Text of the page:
Rack and Pinion
Most cars use a rack-and-pinion steering system in which the steering wheel turns a steering shaft that is connected to a pinion gear. This gear moves a steering rack left and right. The rack has two arms attached to it called tie rods, which connect to the steering arm and steer the wheels.
Recirculating-ball steering, often found on larger vehicles, has a design much like a nut and bolt. The bolt is a worm gear, which is attached to the steering shaft. But unlike a bolt, when the worm gear turns, it remains stationary. The nut, or ball nut rack, is a threaded block that moves forward and backward. The ball nut rack is connected to a pitman arm, which moves tie rods to turn the front wheels. Between the threaded block of the ball nut rack and the worm gear are little steel balls. They recirculate to reduce friction and wear, which removes "slop" from the steering.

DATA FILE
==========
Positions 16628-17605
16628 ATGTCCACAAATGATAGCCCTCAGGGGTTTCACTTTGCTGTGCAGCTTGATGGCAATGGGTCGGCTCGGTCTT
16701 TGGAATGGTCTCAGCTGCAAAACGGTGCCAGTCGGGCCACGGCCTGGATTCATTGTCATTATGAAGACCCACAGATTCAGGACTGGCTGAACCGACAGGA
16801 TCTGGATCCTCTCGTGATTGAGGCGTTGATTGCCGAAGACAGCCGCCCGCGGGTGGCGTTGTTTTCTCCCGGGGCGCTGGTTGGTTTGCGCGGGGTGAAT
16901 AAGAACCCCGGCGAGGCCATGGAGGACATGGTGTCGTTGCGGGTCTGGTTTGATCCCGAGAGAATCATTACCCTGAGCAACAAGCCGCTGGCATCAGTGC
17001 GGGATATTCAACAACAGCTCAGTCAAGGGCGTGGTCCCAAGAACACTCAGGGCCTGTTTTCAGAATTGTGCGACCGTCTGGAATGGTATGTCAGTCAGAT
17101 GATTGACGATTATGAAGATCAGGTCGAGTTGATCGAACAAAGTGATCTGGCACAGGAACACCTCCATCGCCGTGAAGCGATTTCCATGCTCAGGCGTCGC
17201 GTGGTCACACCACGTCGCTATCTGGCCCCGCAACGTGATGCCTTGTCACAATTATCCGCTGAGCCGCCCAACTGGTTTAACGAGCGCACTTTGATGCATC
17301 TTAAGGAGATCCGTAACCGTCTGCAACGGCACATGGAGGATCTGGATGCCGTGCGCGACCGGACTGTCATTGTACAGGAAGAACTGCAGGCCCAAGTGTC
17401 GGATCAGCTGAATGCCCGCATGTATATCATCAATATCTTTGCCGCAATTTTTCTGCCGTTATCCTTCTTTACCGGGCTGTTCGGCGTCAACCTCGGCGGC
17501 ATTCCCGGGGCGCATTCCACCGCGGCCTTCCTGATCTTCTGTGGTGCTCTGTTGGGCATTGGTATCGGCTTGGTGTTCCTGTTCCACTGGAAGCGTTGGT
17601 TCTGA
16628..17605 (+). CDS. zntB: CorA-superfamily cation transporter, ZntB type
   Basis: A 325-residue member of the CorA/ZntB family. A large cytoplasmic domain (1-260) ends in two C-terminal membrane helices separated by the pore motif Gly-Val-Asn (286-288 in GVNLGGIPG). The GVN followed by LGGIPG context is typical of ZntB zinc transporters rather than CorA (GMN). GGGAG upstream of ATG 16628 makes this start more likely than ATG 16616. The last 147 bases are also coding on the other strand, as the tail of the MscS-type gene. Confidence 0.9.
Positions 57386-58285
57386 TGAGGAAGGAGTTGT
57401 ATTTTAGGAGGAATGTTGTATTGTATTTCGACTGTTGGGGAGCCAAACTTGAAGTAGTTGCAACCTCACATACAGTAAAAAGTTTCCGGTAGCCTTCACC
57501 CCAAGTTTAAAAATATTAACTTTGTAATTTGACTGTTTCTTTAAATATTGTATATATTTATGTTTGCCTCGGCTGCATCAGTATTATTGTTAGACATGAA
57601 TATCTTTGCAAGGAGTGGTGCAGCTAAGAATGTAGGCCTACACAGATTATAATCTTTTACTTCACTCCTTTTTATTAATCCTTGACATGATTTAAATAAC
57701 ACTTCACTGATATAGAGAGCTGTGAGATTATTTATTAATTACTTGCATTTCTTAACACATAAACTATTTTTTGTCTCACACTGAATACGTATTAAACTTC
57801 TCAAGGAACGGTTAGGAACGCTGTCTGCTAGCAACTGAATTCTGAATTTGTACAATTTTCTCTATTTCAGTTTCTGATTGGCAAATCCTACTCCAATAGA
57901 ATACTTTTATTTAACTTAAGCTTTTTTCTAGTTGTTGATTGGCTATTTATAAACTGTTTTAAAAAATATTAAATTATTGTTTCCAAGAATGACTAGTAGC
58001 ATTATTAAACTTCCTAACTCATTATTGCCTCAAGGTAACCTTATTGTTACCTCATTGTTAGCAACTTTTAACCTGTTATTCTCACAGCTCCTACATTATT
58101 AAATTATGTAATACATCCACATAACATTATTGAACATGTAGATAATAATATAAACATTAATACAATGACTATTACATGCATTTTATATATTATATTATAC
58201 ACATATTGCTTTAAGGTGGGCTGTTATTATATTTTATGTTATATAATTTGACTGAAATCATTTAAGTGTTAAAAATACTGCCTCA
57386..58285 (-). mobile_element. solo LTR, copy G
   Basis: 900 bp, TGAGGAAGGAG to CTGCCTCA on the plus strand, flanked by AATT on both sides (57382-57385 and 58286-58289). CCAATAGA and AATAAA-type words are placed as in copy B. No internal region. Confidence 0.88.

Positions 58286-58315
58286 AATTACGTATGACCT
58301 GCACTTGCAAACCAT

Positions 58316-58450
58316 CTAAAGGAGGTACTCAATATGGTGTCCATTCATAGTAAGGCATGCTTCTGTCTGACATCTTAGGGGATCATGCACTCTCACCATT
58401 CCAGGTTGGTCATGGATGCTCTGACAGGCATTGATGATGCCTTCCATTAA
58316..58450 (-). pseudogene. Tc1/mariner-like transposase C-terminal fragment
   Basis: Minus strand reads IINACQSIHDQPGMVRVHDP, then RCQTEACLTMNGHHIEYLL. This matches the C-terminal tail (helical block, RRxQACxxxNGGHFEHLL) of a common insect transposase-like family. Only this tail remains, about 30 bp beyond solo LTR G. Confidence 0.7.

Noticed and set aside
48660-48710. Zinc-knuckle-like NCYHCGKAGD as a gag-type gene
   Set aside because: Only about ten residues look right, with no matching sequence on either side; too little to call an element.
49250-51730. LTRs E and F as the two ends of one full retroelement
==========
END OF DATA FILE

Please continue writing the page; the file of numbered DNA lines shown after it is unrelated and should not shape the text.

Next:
The power steering system uses an additional power source to provide steering assistance when the driver turns the steering wheel. Power steering was introduced on commercial vehicles in the early 1950s and nearly all modern vehicles use it today. Power steering comes in two forms: hydraulic and electronic.
Hydraulic systems use a drive belt or an electric motor to operate a power steering pump. The pump provides the hydraulic pressure needed to assist the steering system. The pressure is then converted into mechanical force in the steering gear or rack and pinion (depending on the vehicle). When the driver turns the steering wheel, the pressure helps push the wheels in the desired direction.
The electronic power assist systems use an electric motor coupled to the steering gear or steering column. First introduced on hybrids, the system was designed to increase fuel mileage by eliminating the engine load created by a belt-driven hydraulic pump. It also allows for power assisted steering when the vehicle is operating in the electric-only mode. The assist motor is managed by a computer, which detects motion and torque through sensors on the steering column.